Updated: Feb 17, 2022
Speak to any seasoned divorce lawyer and you will find that telephone calls and requests for divorce consultations begin to drop off in the period between November and December. Why? Because most spouses are reluctant to push the “exit button” prior to Christmas, Hanukah or the other religious year-end holidays. But come January the flood-gates open and the phones in a divorce law firm begin ringing off the hook. So much so that January has been installed as the National Divorce Month.
The reasons for this phenomenon are multi-varied. As suggested above, very few spouses want to pull out the divorce card as the holidays approach in order to cushion the blow to the other spouse or the children. Silently, some think to themselves; “Let’s have one more happy holiday together, or if we can’t manage that at least, one less unhappy holiday.” But once January arrives, the spouse who wants the divorce moves to “full speed ahead.”
Of course, other divorcing parties give little consideration to the feelings and sensitivities of their spouses. A famous New York divorce case started when the husband had his wife served with the divorce papers on Christmas Day. “Sorry, honey, but I didn’t know what else to get you so I got you a divorce summons and complaint. I hope you like it!”
In one of the divorce cases which I personally handled, the wife had the husband - my client, served with divorce papers on Valentine’s Day. After all “chocolates and flowers are gone in a few days but a divorce is something that lasts forever.” Of course, this intentional dig by the wife became one of the central themes of the case and I was quick to remind the judge whenever we appeared before him; “You remember this case, Your Honor, this is the one where the wife served my client with a divorce summons on Valentine’s Day.”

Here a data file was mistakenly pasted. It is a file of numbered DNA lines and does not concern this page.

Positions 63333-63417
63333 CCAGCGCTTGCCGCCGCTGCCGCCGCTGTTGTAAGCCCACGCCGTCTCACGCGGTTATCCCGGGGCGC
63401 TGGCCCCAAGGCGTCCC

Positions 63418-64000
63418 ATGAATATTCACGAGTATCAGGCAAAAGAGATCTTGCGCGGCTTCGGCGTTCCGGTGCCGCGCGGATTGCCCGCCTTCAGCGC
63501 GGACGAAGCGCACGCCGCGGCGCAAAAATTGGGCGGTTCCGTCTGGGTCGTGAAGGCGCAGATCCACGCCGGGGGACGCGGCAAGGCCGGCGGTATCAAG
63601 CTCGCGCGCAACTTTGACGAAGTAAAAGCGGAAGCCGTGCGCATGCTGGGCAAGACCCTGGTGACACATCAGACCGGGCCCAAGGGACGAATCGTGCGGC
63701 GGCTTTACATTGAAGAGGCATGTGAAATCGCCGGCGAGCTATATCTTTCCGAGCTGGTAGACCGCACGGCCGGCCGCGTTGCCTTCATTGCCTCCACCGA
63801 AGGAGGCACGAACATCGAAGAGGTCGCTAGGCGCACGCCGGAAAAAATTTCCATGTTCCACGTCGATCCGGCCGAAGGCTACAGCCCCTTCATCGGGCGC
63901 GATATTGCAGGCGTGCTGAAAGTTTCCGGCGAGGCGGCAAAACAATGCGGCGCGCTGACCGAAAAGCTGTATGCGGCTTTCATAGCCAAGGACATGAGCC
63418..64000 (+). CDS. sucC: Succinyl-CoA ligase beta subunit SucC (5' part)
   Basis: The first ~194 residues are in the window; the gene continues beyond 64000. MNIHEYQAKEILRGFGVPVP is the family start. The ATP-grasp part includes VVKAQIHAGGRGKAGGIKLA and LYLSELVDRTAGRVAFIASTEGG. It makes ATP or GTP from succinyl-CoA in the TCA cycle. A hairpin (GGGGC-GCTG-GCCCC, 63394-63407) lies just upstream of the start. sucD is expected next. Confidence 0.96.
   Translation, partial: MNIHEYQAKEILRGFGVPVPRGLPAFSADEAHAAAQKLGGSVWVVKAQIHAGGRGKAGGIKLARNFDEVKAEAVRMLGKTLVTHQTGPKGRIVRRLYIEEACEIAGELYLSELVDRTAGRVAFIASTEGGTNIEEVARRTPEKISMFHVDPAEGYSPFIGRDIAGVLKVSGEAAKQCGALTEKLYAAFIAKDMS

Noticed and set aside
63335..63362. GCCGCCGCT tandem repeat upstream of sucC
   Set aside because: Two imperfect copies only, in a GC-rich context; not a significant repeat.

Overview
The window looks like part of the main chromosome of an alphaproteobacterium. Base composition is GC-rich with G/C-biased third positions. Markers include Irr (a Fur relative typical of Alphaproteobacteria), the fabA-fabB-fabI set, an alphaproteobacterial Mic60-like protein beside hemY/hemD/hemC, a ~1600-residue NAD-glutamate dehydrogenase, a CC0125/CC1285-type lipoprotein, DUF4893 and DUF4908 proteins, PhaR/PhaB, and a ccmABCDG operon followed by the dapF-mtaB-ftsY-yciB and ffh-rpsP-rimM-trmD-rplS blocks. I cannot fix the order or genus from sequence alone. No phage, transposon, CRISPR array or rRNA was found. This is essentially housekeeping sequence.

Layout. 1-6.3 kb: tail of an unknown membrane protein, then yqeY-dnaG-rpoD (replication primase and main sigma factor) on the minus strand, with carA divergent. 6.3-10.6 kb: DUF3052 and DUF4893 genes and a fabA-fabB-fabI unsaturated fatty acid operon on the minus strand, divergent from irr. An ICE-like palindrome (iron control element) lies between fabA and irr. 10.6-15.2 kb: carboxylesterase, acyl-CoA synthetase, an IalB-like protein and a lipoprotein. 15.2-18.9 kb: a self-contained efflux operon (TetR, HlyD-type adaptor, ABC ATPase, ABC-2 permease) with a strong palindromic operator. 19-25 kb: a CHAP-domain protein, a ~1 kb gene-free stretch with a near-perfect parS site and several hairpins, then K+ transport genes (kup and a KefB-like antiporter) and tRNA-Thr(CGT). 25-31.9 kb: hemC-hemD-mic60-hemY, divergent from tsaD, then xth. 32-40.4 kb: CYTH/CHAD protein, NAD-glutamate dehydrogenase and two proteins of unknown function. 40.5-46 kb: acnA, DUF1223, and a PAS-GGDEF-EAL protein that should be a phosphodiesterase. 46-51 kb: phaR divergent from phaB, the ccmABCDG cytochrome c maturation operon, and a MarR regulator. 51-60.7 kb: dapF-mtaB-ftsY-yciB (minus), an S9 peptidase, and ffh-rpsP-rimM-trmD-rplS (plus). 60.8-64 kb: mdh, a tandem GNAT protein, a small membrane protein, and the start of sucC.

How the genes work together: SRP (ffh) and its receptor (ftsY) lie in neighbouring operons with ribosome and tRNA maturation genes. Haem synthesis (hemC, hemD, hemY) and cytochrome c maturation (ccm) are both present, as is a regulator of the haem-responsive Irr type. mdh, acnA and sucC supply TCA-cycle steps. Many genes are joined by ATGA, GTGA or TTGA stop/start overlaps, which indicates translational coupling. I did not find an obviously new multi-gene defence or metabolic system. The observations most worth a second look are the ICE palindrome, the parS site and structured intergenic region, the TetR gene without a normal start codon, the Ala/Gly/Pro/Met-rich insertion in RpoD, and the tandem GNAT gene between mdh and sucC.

Sometimes, the reason for the New Year divorce greeting is economic. For example, if your spouse just received the year-end bonus from his employer, filing the divorce case early in the year not only ensures that the bonus is marital property but also ensures that it gets preserved for future division in the divorce action. On the other side of this coin, the filing of the divorce action also means that any subsequently acquired assets (new businesses, pension contributions, real estate, etc.) are outside of the marital estate.
Finally, among the reasons for the post-holiday divorce greeting, one which I have personally witnessed is that disastrous and disappointing Christmas gift. “Really?!”, says the wife, “you got me a tool box instead of the gold necklace I asked for – We’re done!”